The New York Department of Financial Services (NYDFS) recently issued a new cybersecurity regulation and there is good reason to take note of it even if your company is not regulated by the NYDFS. The first reason is that application of the regulation is not limited to companies that fall under NYDFS jurisdiction (i.e, New York banks, financial service companies and insurance companies). In fact, third party vendors who perform services for companies covered by the regulation are also affected by some of the regulatory provisions.
Second, it’s safe to say that other local or state agencies, business organizations and/or regulators will follow the New York’s lead and issue rules and regulations that are patterned after or similar to the DFS regulation. For example, the National Association of Insurance Commissioners (NAIC) will be voting next month on the final draft of a data security model rule that has provisions similar to the NYDFS regulation. In fact, that rule provides for automatic compliance with its provisions where a company already complies with the NYDFS regulation.
Finally, certain provisions of the NYDFS cybersecurity regulation bear noting because they require companies to take some actions that are considered to be “best practices” when it comes to cybersecurity and data breaches (e.g., training employees on cybersecurity, encrypting non-public information, creating and maintaining a data breach incident response plan…) Thus, a compliant company will reap the benefits of those practices from a security, legal and insurance perspective even though it may not fall within NYDFS jurisdiction.
With that in mind, here are answers to some of the Frequently Asked Questions (FAQ) about the more notable provisions of the NYDFS regulation.
What is its Purpose?
The stated goal of the NYDFS regulation is two-fold, i.e., to define good security practices and to ensure that the board of directors is responsible for implementation. Involvement in cybersecurity matters at the board of director’s level is consistent with recent trends. Moreover, it should come as no surprise in light of the significant cybersecurity risk common to businesses of all sizes and in all industries.
When Does the Regulation Become Effective?
The regulation became effective on March 1, 2017. Compliance periods range from 180 days to 2 years.
To Whom Does the Regulation Apply?
The regulation applies to “[a]ny person operating under or required to operate under a license, registration, charter, certificate, permit, accreditation or similar authorization” under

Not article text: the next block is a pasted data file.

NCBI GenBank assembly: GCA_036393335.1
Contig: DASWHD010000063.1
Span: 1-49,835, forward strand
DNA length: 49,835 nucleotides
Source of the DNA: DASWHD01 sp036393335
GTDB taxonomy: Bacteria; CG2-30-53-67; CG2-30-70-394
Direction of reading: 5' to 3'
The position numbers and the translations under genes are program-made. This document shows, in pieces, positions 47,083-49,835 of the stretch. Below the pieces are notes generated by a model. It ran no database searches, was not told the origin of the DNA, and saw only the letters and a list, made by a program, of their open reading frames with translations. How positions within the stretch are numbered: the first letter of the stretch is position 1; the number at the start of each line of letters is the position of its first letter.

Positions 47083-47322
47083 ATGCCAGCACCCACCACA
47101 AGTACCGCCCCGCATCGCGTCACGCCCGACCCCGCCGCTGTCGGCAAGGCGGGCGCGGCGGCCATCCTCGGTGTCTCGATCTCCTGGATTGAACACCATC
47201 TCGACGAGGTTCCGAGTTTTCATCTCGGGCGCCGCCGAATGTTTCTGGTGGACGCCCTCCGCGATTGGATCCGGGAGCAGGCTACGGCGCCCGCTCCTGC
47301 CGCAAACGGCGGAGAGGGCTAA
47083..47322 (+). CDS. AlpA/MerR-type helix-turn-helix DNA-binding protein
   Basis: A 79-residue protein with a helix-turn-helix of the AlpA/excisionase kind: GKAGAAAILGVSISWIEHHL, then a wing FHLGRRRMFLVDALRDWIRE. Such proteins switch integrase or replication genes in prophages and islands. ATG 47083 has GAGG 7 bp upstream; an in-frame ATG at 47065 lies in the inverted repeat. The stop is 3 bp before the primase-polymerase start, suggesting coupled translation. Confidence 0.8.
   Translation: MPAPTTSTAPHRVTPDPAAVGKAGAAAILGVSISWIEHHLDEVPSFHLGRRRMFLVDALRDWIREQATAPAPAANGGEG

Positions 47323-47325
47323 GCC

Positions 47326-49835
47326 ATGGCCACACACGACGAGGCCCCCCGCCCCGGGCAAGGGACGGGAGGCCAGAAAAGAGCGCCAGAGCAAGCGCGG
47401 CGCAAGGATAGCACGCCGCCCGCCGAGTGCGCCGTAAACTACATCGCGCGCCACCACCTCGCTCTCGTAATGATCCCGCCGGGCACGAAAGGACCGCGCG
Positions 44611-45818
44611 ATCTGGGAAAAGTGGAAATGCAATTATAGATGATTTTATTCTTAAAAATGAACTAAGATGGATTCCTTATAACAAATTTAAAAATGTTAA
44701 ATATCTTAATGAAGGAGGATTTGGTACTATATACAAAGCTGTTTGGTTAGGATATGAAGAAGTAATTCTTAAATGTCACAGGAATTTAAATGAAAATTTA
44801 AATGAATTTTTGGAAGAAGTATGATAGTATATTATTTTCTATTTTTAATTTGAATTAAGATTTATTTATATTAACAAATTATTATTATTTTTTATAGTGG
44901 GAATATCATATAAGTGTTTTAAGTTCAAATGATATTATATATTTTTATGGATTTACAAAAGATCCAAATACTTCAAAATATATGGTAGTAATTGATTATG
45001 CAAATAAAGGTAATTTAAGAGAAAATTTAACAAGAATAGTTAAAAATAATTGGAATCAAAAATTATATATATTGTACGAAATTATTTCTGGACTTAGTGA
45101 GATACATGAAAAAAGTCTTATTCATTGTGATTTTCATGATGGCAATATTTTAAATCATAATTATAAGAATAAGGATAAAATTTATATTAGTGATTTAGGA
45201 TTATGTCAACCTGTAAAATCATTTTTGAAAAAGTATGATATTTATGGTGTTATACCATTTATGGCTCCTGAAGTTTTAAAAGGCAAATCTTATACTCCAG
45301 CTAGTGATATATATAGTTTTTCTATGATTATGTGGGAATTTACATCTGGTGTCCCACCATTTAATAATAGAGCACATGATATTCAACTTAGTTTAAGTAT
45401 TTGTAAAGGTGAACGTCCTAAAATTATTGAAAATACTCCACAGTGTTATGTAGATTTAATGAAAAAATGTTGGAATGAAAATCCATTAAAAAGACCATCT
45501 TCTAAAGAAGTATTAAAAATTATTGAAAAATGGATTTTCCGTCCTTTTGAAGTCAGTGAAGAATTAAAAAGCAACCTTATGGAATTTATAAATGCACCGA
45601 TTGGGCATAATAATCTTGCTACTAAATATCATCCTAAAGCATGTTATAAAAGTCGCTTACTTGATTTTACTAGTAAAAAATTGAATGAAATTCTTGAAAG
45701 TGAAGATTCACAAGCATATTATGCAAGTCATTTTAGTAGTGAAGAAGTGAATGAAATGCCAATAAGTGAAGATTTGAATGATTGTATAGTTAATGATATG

(a) New York banking law;
(b) New York insurance law; or
(c) New York financial services law.
Those governed by the regulation are known as “Covered Entities.”
What Does the Regulation Require of Covered Entities?
Covered Entities are required to maintain a cybersecurity program, based upon their own risk assessment that is designed to ensure the confidentiality, integrity and availability of their information systems.
The program must be designed to perform these core functions:
- identification and assessment of internal and external cybersecurity risks;
- use of defensive infrastructure and implementation of policies and procedures to protect information systems and non-public information from unauthorized access, use or other malicious acts;
- detection of, response to and recovery from cybersecurity events; and
- fulfillment of applicable regulatory reporting obligations.
What Must a Covered Entity’s Cybersecurity Policy Address?
A Covered Entity’s cybersecurity policy must address:
– information security;
– data governance and classification;
– access controls and identity management
– business continuity and disaster recovery planning and resources;
– systems operations and availability concerns;
– systems and network security;
– monitoring systems;
– application development and quality assurance;
– physical security;
– environmental controls;
– customer data privacy;
– vendor and third-party service provider management;
– risk assessment; and
– incident response.
What Other Things are Required of Covered Entities?
Designation of CISO